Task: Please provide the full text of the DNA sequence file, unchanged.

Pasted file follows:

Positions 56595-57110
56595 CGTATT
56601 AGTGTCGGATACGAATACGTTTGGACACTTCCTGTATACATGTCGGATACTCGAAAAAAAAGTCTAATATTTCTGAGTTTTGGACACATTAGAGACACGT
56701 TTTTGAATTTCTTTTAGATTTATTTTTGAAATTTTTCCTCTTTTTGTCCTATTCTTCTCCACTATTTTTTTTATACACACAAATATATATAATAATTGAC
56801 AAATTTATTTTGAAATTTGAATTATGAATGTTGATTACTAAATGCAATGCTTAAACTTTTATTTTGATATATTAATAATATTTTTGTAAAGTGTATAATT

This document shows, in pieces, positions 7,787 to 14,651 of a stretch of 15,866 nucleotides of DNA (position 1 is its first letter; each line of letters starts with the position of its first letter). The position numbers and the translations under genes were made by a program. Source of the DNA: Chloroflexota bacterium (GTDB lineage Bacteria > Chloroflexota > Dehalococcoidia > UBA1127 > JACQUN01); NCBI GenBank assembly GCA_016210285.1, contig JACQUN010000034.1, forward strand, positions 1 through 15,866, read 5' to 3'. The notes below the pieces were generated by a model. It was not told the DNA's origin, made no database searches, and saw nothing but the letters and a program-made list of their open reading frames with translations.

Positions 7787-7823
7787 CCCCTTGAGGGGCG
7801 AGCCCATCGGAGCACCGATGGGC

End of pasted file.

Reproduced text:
Positions 56595-57110
56595 CGTATT
56601 AGTGTCGGATACGAATACGTTTGGACACTTCCTGTATACATGTCGGATACTCGAAAAAAAAGTCTAATATTTCTGAGTTTTGGACACATTAGAGACACGT
56701 TTTTGAATTTCTTTTAGATTTATTTTTGAAATTTTTCCTCTTTTTGTCCTATTCTTCTCCACTATTTTTTTTATACACACAAATATATATAATAATTGAC
56801 AAATTTATTTTGAAATTTGAATTATGAATGTTGATTACTAAATGCAATGCTTAAACTTTTATTTTGATATATTAATAATATTTTTGTAAAGTGTATAATT

This document shows, in pieces, positions 7,787 to 14,651 of a stretch of 15,866 nucleotides of DNA (position 1 is its first letter; each line of letters starts with the position of its first letter). The position numbers and the translations under genes were made by a program. Source of the DNA: Chloroflexota bacterium (GTDB lineage Bacteria > Chloroflexota > Dehalococcoidia > UBA1127 > JACQUN01); NCBI GenBank assembly GCA_016210285.1, contig JACQUN010000034.1, forward strand, positions 1 through 15,866, read 5' to 3'. The notes below the pieces were generated by a model. It was not told the DNA's origin, made no database searches, and saw nothing but the letters and a program-made list of their open reading frames with translations.

Positions 7787-7823
7787 CCCCTTGAGGGGCG
7801 AGCCCATCGGAGCACCGATGGGC